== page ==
The recent state executions of Troy Davis and Lawrence Russell Brewer have once again raised the moral issue of capital punishment in the consciousness of our nation. And once again, Catholics are weighing in.
According to Tommaso Di Ruzza, the Vatican’s desk officer at the Pontifical Council for Justice and Peace, “it is not a message that is immediately understood — that there is no room for supporting the death penalty in today’s world,” cited in an article by Carol Glatz (Dead wrong: Catholics must no longer support capital punishment Catholic News Service 9/30/11).
- Capital Punishment, Sanctity of Life, and Human Dignity, by Christopher O. Tollefsen. “Intentional killing is always wrong, and support of capital punishment often stems from a misunderstanding of the nature of human dignity.” The Public Discourse 9/16/11.
- In Defense of Capital Punishment, by Edward Feser. Public Discourse 9/29/11. “If one accepts the legitimacy of punishment and the principle of proportionality, then it is impossible to claim that capital punishment is intrinsically wrong.”
- “Goods” Without Normative Order to the Good Life, Happiness, or God: The New Natural Law Theory and the Nostrum of Incommensurability, by Steven Long. Thomistica.net 9/18/11.
- Capital Punishment, Dignity, and Authority: A Response to Ed Feser, by Christopher O. Tollefsen. The Public Discourse 9/30/11. “Nothing that a man does can change his nature as man, and so, considered in himself, it will always remain wrong to kill him. This should be the final judgment of practical reason when brought to bear on the question of capital punishment.”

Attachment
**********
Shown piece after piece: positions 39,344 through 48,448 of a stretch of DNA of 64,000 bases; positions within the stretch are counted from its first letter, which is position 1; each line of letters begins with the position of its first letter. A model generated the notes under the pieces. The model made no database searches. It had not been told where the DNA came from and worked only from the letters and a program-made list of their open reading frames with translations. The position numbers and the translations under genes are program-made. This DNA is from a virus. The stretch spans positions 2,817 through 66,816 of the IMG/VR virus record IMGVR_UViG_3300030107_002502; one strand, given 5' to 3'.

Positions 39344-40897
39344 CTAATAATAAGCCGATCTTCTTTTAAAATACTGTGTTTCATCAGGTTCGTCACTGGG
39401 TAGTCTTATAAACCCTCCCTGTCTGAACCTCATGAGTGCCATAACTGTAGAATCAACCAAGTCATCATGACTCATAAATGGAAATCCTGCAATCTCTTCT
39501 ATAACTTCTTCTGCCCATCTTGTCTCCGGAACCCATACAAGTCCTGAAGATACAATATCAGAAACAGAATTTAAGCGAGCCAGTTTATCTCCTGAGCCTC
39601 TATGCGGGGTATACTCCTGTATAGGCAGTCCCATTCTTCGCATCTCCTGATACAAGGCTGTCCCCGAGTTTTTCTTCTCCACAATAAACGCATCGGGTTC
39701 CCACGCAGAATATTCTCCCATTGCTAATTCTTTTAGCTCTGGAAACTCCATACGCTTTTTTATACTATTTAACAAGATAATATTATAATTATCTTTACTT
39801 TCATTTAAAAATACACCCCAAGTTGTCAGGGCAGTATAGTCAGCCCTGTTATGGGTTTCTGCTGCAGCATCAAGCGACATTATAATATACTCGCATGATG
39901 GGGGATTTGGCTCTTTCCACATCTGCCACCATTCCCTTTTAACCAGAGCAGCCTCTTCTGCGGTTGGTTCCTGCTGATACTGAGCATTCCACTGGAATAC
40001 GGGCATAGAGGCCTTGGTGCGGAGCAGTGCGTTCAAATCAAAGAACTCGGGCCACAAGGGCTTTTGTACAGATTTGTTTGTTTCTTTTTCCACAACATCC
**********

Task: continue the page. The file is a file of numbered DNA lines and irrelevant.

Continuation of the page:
- Punishment, Proportionality, and the Death Penalty: A Reply to Chris Tollefsen, by Edward Feser. The Public Discourse 10/13/11. “While not explicitly denying the principle of proportionality, Tollefsen implicitly rejects it, leaving his argument not only counterintuitive but incoherent.”
- Punishment: Political, Not Metaphysical by Christopher O. Tollefsen. The Public Discourse 10/14/11. “The presumptive starting point in the natural law and, more specifically, Christian tradition is one of absolute opposition to intentional killing of beings created in the image of God, for which exceptions must be earned; but the traditional justifications for such exceptions fail.”
- Tollefsen channels Rawls, by Edward Feser. 10/18/11.
Back in April, Dr. Feser took issue with (and critically dismantled) the characterization of capital punishment as “state-sanctioned vengeance” by the Catholic Bishops of Arizona, as well as the recent Catholic claim that “defense” alone can justify capital punishment. Taking into account the teachings of recent Popes, he has articulated a summary of the Church’s teaching that takes every aspect of it into account — contending that the failure to present the full body of Catholic teaching on this subject gives the mistaken impression that the “liberal, secularist” position of complete abolishment is correct. Unfortunately, it is precisely such a mistaken position that some Catholics are taking in these times. A reading of his post, “Deadly Unserious” (April 3, 2011) is highly recommended.